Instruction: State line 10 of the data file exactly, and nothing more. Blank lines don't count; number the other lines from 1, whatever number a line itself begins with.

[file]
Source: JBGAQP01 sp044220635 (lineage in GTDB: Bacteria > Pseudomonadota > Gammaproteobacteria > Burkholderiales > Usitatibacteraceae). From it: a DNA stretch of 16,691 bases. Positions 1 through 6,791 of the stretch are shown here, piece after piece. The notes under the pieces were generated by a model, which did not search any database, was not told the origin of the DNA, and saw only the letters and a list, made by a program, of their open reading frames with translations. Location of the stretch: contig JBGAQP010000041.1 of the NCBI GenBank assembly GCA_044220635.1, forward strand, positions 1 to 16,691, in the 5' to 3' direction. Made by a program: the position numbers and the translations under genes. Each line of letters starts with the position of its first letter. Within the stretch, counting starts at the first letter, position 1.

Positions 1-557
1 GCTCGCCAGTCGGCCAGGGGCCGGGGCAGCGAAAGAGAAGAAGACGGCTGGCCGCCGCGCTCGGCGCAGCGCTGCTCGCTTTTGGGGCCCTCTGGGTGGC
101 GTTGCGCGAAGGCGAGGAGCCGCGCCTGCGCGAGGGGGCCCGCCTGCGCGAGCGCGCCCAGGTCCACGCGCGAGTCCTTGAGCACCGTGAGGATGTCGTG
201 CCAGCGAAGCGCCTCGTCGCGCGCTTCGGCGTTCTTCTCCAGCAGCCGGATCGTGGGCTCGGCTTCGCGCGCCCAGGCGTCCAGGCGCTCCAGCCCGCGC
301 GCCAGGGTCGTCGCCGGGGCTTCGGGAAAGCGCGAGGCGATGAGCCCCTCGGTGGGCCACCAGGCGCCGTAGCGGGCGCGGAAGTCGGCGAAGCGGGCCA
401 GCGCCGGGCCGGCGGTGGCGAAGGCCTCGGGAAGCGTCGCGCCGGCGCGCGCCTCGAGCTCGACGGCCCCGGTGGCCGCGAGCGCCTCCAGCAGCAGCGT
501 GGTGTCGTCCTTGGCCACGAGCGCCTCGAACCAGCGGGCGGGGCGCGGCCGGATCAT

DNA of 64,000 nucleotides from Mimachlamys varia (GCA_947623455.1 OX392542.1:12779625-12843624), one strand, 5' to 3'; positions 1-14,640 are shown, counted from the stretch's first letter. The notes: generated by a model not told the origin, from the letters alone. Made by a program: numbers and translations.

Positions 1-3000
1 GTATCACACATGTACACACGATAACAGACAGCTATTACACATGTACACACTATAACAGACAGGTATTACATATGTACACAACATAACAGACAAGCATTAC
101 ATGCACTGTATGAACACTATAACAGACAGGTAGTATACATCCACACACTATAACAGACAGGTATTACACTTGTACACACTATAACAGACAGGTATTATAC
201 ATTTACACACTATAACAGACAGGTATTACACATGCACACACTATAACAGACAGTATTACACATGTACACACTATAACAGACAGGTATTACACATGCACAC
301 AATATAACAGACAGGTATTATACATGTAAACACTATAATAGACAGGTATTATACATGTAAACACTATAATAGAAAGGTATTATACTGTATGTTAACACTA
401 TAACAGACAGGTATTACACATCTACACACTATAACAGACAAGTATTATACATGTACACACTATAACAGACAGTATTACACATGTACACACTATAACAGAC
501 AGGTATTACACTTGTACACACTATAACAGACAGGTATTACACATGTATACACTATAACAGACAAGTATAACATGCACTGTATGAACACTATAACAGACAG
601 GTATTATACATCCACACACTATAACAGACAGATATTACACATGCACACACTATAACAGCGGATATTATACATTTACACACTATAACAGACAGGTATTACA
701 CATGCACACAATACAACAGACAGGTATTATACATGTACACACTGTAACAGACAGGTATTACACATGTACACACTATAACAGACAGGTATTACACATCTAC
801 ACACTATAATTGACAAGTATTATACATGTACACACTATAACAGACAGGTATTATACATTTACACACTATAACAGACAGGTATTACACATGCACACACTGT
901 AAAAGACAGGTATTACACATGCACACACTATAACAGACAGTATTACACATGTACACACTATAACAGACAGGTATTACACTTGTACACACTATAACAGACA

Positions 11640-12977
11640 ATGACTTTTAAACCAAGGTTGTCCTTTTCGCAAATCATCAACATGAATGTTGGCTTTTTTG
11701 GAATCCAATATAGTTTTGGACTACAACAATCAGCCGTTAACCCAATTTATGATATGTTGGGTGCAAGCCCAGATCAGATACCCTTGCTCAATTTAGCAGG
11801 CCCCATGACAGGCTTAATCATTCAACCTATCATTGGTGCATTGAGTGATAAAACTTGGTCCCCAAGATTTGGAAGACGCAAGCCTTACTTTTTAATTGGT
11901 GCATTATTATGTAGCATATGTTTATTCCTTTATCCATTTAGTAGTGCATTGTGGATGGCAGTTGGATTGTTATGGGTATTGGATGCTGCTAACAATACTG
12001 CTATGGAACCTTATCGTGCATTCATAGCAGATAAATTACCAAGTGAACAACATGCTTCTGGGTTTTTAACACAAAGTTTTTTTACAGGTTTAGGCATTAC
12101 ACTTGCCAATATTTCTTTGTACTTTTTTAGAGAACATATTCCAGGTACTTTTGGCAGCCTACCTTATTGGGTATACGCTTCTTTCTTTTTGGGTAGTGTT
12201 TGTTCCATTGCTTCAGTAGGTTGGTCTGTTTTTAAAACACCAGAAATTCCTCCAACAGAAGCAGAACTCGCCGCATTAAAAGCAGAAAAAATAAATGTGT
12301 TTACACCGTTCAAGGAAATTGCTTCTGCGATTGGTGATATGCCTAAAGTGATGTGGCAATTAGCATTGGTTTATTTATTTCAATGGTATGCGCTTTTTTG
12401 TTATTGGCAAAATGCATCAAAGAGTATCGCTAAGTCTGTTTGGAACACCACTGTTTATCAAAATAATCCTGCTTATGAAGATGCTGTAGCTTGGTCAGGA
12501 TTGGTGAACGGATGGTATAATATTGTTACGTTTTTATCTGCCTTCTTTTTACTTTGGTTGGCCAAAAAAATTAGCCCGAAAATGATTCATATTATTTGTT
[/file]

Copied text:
Positions 1-3000